Tag Archives: name that ware

Non-Destructive Silicon Imaging (and Winner of Name that Ware December 2022)

via Hacking – bunnie's blog

The ware for December 2022 is an AMD Radeon RX540 chip, part number 216-0905018. Congrats to SAM for guessing the ware; email me for your prize. The image is from Fritzchen Fritz’s Flickr feed; I recommend checking out his photos (or you can follow him on twitter). Even if you aren’t into photos of chips, he elevates it to an art. Even more amazingly, all of his work is public domain; hats off to him for contributing these photos to the commons with such a generous license, because it is not easy to prepare the material and take images of this quality. If any of my readers happens to know him and are willing to make an introduction, I’d appreciate that. I only discovered his work by chance while doing some background research.

First, here is the entire photo from which the ware was cropped:


Credit: Fritzchen Fritz

Interestingly, you can see the design of the chip in this photograph. This is not photoshop; based on the notes accompanying the photo, this was taken in “NIR”, or near-infrared, using a Sony NEX-5T.

Silicon is transparent to IR, and so, photographs taken in infra-red can be used to verify, at a coarse level, the construction of a chip!

I was pretty excited to see photos like this posted on the Internet, at full-resolution, because I have only read about this technique in journal articles. Silicon becomes very transparent in infrared:


Silicon’s absorption of light in the near infrared range. A lower value is more transparent. Generated using PV lighthouse.

This principle forms the foundation of my efforts to verify the construction of silicon in a non-destructive fashion.

The line between NIR/SWIR (near/shortwave infrared) depends on who you ask, but according to Edmud Optics, it places the line at 1000nm. By this definition, I’m inferring that the above photograph was probably taken using a powerful 900nm illuminator positioned to the left of the chip near the horizon. A bright light at that wavelength would have sufficient power to penetrate the ~1mm thickness of silicon to image the circuits on the other side, and placing it near the horizon prevents swamping the sensor with reflected light except for the bits of metal that happen to catch the light and reflect it upwards.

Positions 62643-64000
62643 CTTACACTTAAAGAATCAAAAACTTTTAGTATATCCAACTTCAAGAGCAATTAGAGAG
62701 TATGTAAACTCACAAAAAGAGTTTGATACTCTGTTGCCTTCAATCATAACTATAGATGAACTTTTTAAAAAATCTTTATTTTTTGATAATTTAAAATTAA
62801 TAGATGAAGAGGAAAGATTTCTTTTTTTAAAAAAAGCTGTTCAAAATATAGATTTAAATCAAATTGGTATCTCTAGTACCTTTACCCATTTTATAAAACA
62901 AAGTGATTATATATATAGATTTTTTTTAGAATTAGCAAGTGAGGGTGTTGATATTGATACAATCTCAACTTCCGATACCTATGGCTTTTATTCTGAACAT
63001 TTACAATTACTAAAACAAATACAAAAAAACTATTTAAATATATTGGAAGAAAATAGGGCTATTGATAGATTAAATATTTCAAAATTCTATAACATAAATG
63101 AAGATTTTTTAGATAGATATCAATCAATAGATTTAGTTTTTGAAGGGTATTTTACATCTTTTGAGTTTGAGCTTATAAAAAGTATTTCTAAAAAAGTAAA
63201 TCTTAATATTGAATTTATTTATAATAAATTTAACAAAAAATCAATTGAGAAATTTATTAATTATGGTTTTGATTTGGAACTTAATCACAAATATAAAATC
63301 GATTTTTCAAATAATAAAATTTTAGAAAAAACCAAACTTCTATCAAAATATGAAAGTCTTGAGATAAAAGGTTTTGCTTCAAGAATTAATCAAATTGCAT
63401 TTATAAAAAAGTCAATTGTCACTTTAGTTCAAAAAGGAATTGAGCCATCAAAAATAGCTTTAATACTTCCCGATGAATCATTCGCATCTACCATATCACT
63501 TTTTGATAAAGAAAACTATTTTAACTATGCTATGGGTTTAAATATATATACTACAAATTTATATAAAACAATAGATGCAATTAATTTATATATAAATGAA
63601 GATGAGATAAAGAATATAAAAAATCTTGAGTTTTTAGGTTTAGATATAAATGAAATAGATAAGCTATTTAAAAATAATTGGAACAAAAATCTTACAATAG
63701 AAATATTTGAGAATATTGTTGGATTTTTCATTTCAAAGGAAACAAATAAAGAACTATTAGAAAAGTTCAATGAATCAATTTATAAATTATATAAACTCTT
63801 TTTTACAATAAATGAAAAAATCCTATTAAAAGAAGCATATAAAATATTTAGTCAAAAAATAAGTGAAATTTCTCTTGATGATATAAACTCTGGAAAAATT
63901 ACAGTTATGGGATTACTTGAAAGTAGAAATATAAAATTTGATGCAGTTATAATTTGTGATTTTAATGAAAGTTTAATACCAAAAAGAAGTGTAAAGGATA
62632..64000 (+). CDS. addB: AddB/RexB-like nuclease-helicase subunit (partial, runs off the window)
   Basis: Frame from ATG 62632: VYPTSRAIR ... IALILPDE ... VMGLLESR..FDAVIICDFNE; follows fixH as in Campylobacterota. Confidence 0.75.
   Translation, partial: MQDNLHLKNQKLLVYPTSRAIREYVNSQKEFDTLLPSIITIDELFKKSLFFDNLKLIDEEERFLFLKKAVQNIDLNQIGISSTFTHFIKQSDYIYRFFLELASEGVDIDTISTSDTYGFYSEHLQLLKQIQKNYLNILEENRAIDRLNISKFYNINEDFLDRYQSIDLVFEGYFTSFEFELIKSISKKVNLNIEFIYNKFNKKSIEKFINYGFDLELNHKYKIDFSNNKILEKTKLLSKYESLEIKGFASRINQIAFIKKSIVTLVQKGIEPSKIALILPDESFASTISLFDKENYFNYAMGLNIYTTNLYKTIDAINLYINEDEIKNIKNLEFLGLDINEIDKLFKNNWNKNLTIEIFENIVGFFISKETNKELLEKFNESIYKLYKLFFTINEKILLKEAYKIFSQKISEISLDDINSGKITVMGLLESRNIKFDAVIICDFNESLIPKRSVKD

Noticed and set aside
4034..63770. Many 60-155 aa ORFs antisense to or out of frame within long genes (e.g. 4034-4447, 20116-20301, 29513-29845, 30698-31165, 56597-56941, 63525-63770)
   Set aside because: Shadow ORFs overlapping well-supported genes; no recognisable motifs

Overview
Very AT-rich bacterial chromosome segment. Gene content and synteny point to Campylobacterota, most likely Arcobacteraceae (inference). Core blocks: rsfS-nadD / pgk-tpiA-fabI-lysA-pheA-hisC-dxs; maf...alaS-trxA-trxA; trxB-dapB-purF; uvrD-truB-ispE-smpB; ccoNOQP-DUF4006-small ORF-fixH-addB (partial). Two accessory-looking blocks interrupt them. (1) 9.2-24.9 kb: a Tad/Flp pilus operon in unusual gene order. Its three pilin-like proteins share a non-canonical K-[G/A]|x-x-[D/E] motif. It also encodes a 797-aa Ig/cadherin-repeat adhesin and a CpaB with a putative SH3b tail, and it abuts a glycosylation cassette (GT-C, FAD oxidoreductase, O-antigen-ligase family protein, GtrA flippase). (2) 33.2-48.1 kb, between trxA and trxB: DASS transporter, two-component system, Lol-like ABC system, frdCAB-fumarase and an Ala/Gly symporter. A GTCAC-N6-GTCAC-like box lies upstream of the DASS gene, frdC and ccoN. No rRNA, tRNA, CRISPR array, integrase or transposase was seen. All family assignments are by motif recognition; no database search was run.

It’s also possible to do this with a SWIR sensor, using a wavelength closer to 1300nm (where silicon is as transparent as glass is to visible light), but the resolution of the photographs are much higher than the best SWIR sensor that I’m aware of. Unfortunately, it seems all interesting technologies are regulated by the US government’s ITAR, and SWIR area-scan sensors are no exception. I’m guessing they are also a critical component of night vision gear, and thus it is hard to obtain such sensors without a license. Regardless, even the photos taken at 900nm are a powerful demonstration of the utility of IR for inspecting the construction of silicon.

Here’s another image taken using what looks like the same technique:


Credit: Fritzchen Fritz

This is of the Via Centaur CHA, which has an excellently detailed Wikichip page complete with floorplans, such as the one shown below.


Credit: Wikichip

Remember, the IR image is from the back side of the die, so you have to mirror-image (and rotate) the front-side floorplan in your head to line it up with orientation of the photograph.

According to Wikichip, this is a TSMC 16FFC (16nm) process, with a 194mm^2 die area. This means the die above is about 13.9 mm on a side. The image as-is (which is 90% package and 10% die) resolves at about 18um/pixel, so perhaps if it was a die-only shot we could resolve at something close to 5um/pixel in a single image.

With image stitching, the resolution can be even higher:


Credit: Fritzchen Fritz


Credit: Fritzchen Fritz